Wednesday,13 December, 2017
Current issue | Issue 1344, (11 - 17 May 2017)
Wednesday,13 December, 2017
Issue 1344, (11 - 17 May 2017)

Ahram Weekly

Dull debates

Rouhani has been adding much-needed spice to otherwise dull television debates before the Iranian presidential elections in May

After two rounds of presidential election debates in Iran, the wave of support needed genuinely to raise interest among the public has yet to be seen.

One reason is the lack of public satisfaction over living standards and also disappointment over the president’s apparent inability to make the changes he promised and reform a system dominated by oppressive hardliners and their supporters in the Iranian Revolutionary Guards.

The only chance that the candidates have to reveal themselves to the public before the elections is during the debates that take place during the campaign, and these are rare opportunities for the public to hear some of what goes on behind the iron curtain that normally separates people in Iran from the ruling Shia hierarchy.

Current Iranian President Hassan Rouhani does not have much charisma, but his performance in confronting the hardliners and the performance of First Vice President Ishaq Jahangiri, also running in this year’s elections, have added spice to the debates.

This year’s elections are not much different from their predecessors, but they are important as Iran is at a crossroads, and the country needs to decide whether it is going to be a modern, integrated, and powerful force for good in the world or whether it is going to revert to being a closed system in which corruption and competing political agendas stymie economic growth.

According to commentators, Iran needs someone as president with a proven track record who will continue the trajectory of economic growth and growth in diplomatic status and environmental sustainability. This president needs to be experienced in both the domestic and the international policy domains, they say.

Among the six candidates running in this year’s elections, two have a history of silencing dissent and restricting the expression of political views. Without diplomatic career experience, what they have to say mainly refers to domestic affairs like distributing cash among the neediest sections of the population.

Horrifying images of poverty in a nation that has vast sources of wealth are shameful and speak of deep-rooted corruption in the system. Iran still has a long way to go in meeting the needs of all its population, but it has come a long way from its most difficult days when it was faced with crippling international sanctions and inflation reached double digits at 40 per cent under the administration of former president Mahmoud Ahmadinejad compared to nine per cent under Rouhani.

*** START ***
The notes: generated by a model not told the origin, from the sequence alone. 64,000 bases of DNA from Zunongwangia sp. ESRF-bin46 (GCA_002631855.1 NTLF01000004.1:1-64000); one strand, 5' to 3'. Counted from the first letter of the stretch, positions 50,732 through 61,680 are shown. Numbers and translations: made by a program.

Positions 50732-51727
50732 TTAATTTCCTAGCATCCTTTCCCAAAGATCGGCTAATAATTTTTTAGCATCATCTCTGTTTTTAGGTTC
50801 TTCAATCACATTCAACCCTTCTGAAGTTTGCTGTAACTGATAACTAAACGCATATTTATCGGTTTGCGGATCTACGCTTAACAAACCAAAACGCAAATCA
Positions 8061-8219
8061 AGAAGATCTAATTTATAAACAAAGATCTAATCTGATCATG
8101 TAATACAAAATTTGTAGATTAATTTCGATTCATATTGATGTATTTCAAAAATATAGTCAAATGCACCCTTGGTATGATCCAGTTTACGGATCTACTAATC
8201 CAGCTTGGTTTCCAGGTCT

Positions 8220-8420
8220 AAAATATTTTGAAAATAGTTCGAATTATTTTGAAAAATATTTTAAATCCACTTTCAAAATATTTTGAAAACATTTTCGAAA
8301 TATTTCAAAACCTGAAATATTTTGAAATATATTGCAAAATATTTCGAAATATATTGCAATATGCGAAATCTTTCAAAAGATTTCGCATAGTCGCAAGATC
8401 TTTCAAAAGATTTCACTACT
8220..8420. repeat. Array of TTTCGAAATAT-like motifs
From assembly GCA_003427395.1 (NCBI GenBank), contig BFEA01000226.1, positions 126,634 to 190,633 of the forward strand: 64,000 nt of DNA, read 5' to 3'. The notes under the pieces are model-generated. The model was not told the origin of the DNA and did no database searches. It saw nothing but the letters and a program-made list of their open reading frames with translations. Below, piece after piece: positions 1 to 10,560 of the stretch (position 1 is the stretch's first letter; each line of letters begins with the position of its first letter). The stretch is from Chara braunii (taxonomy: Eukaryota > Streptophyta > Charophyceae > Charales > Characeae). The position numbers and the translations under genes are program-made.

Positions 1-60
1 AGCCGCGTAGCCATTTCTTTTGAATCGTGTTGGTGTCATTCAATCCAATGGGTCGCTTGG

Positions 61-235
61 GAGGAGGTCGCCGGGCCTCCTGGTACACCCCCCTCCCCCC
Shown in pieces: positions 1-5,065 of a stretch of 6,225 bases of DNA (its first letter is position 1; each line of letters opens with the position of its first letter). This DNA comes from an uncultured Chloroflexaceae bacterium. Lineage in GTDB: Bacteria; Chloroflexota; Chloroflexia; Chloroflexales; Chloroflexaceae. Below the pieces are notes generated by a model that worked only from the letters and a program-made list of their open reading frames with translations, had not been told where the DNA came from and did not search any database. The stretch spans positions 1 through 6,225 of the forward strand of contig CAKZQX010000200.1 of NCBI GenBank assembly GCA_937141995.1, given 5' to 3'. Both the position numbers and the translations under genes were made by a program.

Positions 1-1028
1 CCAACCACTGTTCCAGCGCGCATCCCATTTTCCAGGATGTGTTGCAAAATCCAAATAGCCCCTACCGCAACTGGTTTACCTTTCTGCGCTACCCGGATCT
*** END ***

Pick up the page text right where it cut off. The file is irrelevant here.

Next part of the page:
Before 2013, the world was united against Iran, whereas now it speaks to Iran in a language of respect. This is evident in Iran’s participation in the international talks on the Syrian crisis, the success of the Iranian nuclear deal with the West, and the conclusion of major economic deals that benefit the Iranian people’s everyday lives (the deals with Boeing and Airbus will improve airline safety in Iran, for example).

The Iranian economy is projected to grow by as much as six per cent this year, indicating that the country is on a positive trajectory, and observers believe that Supreme Leader Ayatollah Ali Khamenei has also agreed to the current reforms.

All Iranian presidents since 1981 have served two terms in office, an implicit understanding within regime circles that discourages potentially strong challengers. Khamenei has also long favoured continuity over perfect obedience, preferring to tolerate and contain the ability of past presidents to challenge him through a popular agenda.

Despite the challenges brought up by Rouhani and Jahangiri in the television debates with the hardliners, accusing the latter of throwing stones on the path of improving the economy and making problems with the nuclear deal, the supreme leader has not commented in public.

On a campaign trip to the city of Hamadan on 8 May, Rouhani said that “if we don’t participate in the elections, they will build walls in the streets. You don’t know them. I do.” He was referring to hardline candidates Ibrahim Raisi and Mohamed-Bagher Ghalibaf who have said they want to separate men and women on the streets of the country’s towns and cities if they win the elections.

The third and last presidential debate before the Iranian presidential elections takes place on 12 May.

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